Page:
Elisabeth Olden, 53, waited earlier this month for the Medicaid-provided van to take her to a doctor's appointment.
The minutes ticked by, and Olden eyed the clock nervously. The wheelchair-accessible van was supposed to arrive no later than 12:15 p.m. for her 1 p.m. follow-up appointment. At 12:45 p.m., she called.
"They told me they canceled the ride because they couldn't find a contractor to take me," Olden said. "Nobody called me. They didn't tell me. They just cancelled."
The Pinellas Park resident is one of potentially thousands of Medicaid recipients who have been stranded, delayed or forgotten by transportation providers who are supposed to take them to their appointments. And many, like Olden, are choosing to take county paratransit options instead, which costs riders and taxpayers more money.
About 80 percent of the nearly 4 million people enrolled in Florida Medicaid have their non-emergency medical transportation provided as part of their coverage. Officials haven't counted the number of Floridians who have missed appointments or been left waiting for hours, but the problem is so pervasive it has caught the attention of hospitals and transit agencies who are stuck paying the bill.
Officials for the Pinellas Suncoast Transit Authority estimate that the agency spent $1 million in 2018 providing paratransit rides to people who chose the county bus agency instead of relying on a Medicaid-provided trip.
Tampa General Hospital is routinely unable to discharge patients because it takes extra days or even weeks to secure a Medicaid ride, said Peter Chang, vice president of care transitions. That means the hospital is racking up costs and unable to admit others while the patient waiting for the ride is stuck in a care facility they no longer need.
"I'm going into their rooms to say hi to them, and they're saying, 'When can I go? When can I go?" Chang said. "I have to explain to them that I'm trying to arrange transportation services and it's taking time."
Florida Sen. Jeff Brandes, R-St. Petersburg, is sponsoring a bill during the current legislative session after hearing from a number of health care professionals with stories about patients being stranded for hours waiting for a ride.
"We can put a man in the moon in Florida, but we can't pick someone up from a doctor's appointment on time?" Brandes quipped.
Brandes, who has long supported rideshare providers, wants to allow transportation companies like Uber and Lyft to compete with taxi companies and wheelchair-accessible vans to provide Medicaid-sponsored rides. The hope is that providing more options will decrease wait times.
The on-demand service can also be tracked on a smart phone, allowing customers and hospitals to check on the status of a ride.
"We'll have more contact and visibility from the doctor's office," Brandes said. "Today, there's really no ability to track a ride." But if the bill is approved, he said, "we can now call a medical provider and see in real time where people are."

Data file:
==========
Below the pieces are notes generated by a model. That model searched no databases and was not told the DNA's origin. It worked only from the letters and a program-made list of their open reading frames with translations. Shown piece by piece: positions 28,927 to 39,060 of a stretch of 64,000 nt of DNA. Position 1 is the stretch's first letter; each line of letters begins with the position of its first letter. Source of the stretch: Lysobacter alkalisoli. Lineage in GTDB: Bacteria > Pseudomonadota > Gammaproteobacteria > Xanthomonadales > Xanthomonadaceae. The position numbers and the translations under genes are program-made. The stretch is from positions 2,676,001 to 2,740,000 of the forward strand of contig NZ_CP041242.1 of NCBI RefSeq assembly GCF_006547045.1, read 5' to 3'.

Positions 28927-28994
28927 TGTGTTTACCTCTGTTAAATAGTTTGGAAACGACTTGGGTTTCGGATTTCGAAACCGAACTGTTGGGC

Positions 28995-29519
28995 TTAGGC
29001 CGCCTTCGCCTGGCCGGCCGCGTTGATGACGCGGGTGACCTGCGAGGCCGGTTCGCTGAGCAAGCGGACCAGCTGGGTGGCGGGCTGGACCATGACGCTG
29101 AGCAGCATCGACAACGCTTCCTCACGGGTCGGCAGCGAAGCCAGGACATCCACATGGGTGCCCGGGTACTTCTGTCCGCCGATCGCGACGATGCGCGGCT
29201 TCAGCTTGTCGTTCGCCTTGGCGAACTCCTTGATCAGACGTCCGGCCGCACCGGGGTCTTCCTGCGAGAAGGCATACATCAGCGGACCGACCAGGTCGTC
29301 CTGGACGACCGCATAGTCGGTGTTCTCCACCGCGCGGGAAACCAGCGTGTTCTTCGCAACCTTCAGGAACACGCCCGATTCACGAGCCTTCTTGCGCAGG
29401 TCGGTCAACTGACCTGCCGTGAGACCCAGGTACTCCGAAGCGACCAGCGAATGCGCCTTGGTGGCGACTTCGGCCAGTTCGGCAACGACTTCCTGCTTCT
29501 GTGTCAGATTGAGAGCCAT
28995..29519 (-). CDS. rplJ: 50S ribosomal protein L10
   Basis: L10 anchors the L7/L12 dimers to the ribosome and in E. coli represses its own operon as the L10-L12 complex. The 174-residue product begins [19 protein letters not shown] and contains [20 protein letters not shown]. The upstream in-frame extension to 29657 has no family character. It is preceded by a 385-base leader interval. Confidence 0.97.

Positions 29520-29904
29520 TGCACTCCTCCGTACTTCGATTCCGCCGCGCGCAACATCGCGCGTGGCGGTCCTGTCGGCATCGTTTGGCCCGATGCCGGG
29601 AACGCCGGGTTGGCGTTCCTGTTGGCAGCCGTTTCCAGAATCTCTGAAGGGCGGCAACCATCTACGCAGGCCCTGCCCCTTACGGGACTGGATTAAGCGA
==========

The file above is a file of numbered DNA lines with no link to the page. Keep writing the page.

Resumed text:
Right now, the paratransit rides provided when Medicaid service falls through are highly-subsidized and are driving up costs for transit agencies already struggling to balance their budgets.
Pinellas County's transit authority provides door-to-door van service for people who can't take a bus because of a disability or other reason. Known as Demand Response Transportation, costs of the program have spiked in recent years. Ridership growth of about 18 percent between 2016 and 2018 has increased expenses almost $2 million, CEO Brad Miller said.
The paratransit service, which often carries a single individual per trip, costs more than $26 per ride. Users pay $4.50 of that, leaving the transit authority — and taxpayers — to cover the remaining $22.
According to Miller, the contractor who provides paratransit rides for the county said a number of people were telling drivers that they were Medicaid recipients, but they either couldn't schedule a trip or it was too frustrating and challenging, so they called the transit agency instead.
"It's one of the main reasons we are seeing shortfalls in our budget," Miller said. "They're trips that should have been paid for by Medicaid, but instead we're paying for it."
Chang has seen a similar situation at Tampa General. Rather than risk waiting for a Medicaid ride, he said the hospital will sometimes cover the cost of a trip for a patient.
"We're not shaving off an hour or two," he said. "We're talking about taking 10, 15, 20 days off a length of stay."
Olden, the Pinellas Park resident, has avoided calling a Medicaid provider again after missing her appointment earlier this month. Fortunately for her, the doctor did not charge her a fee and she was able to rebook for two days later. But that's not always the case.
"What if they couldn't reschedule me and I had to wait six months?" Olden said. "That was just so bad of them to drop me and forget about me."
Contact Caitlin Johnston at email@example.com or (727) 893-8779. Follow @cljohnst.